Australian troops to quit Afghanistan as base closes
Australia's main base in Afghanistan will close and most of its troops will be home by the end of the year, Defence Minister Stephen Smith said on Tuesday, admitting the mission had run too long.world Updated: Mar 26, 2013 08:15 IST
Australia's main base in Afghanistan will close and most of its troops will be home by the end of the year, defence minister Stephen Smith said on Tuesday, admitting the mission had run too long.
The International Security Assistance Force (ISAF), the NATO-led force in Afghanistan, has decided to shut the base in Tarin Kot in Uruzgan province, and this means an end to Australia's main mission.
With ISAF's closure of Tarin Kot, "the majority of Australia's troops will come home from Afghanistan", Smith said in a statement, calling it a significant milestone.
The move is in line with Canberra's aim of withdrawing the bulk of its 1,550 troops in 2013, earlier than planned due to security gains, and Smith told reporters the time was right to pull out.
He said that by the end of the year "we will see at least 1,000 Australian personnel return home", with those remaining based in Kabul or Kandahar.
"We've been there for over a decade, and that's far too long," Smith said, adding that the war was "the easiest thing in the world to get in, hardest thing in the world to get out".
The formal date for the NATO-led combat mission to fully hand over to the Afghan government is December 31, 2014, and Smith said conditions for the people of Uruzgan were now much better.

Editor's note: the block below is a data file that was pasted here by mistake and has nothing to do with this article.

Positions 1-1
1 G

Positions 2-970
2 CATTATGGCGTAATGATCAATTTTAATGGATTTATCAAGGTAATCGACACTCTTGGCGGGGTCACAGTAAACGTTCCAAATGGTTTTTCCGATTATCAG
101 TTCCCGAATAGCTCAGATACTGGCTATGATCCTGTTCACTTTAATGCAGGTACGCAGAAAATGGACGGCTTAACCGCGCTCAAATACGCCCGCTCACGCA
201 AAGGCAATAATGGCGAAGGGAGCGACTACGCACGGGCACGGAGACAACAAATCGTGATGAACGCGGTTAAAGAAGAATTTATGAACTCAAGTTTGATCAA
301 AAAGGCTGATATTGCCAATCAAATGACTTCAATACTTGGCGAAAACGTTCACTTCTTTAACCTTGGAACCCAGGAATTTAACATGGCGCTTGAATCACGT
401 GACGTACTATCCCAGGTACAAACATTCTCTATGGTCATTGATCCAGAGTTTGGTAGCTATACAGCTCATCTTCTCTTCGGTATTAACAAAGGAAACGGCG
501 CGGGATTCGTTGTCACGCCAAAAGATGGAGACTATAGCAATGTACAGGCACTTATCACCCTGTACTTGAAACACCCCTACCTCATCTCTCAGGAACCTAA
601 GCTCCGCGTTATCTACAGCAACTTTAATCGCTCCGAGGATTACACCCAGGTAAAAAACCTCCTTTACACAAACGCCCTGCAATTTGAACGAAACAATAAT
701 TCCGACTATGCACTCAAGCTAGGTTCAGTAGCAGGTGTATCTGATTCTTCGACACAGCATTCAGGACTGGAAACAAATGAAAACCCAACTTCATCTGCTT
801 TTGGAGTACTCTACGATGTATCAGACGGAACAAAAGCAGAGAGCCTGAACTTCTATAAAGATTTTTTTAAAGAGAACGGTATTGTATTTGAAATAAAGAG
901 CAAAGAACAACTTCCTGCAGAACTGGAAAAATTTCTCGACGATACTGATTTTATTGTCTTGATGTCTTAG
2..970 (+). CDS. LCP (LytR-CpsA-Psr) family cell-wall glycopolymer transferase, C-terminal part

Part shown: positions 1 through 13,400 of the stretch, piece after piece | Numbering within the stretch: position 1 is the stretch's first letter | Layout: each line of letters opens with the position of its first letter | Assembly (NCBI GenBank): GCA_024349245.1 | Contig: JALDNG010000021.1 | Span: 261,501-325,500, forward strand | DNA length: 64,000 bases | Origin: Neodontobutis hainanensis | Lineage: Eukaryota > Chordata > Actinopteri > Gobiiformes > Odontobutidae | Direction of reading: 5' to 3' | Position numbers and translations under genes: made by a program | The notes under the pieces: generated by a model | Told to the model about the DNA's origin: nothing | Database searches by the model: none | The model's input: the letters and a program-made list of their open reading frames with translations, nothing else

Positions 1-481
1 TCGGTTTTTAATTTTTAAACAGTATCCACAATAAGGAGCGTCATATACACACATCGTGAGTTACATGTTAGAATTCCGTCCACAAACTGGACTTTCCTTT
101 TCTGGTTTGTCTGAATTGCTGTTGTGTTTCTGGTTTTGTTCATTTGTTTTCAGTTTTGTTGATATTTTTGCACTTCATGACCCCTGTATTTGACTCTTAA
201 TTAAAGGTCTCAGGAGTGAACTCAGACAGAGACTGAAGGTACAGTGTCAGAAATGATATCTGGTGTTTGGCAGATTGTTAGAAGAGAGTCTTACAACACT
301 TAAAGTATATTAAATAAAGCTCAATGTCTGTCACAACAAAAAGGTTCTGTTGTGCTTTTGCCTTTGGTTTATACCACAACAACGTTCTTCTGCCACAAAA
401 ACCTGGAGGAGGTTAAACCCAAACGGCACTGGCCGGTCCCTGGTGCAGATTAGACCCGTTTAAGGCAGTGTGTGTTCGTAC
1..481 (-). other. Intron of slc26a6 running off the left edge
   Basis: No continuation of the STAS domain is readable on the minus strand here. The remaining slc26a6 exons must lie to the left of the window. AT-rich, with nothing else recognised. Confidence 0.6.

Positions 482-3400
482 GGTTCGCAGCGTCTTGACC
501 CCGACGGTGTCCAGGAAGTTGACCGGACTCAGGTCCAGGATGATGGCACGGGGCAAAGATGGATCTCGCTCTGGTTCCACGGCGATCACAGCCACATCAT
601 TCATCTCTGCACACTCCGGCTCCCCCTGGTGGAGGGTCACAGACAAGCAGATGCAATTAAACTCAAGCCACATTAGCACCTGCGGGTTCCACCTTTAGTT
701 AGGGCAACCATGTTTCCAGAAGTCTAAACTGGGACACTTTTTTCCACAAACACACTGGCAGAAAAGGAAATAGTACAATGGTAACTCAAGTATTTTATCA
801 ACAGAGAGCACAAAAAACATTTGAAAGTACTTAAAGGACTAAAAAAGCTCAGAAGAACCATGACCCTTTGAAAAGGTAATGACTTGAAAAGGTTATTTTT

"If we were not confident that transition would occur in Uruzgan by the end of this year, then this decision would not have been made," he said.
"The security in Uruzgan is in a much better state than when we first arrived."
But he also admitted that international forces would not be leaving Afghanistan as "a perfect society" when they hand over control at the end of next year.
"Will Afghanistan continue to be difficult? Yes. Will it continue to be variable in terms of security? Yes. Will it continue from now on to be dangerous for Australian personnel? Yes, it will," he said.
"The risk is different but nonetheless there is still a risk."
But he said that come January 1, 2015, he was confident the Afghan army and police "will be able to maintain security and allow a newly elected Afghan president and government to start do the things that they want to do for their people".
Australia, a close ally of the United States and whose Afghan deployment began in 2001, has lost 39 troops in the protracted conflict.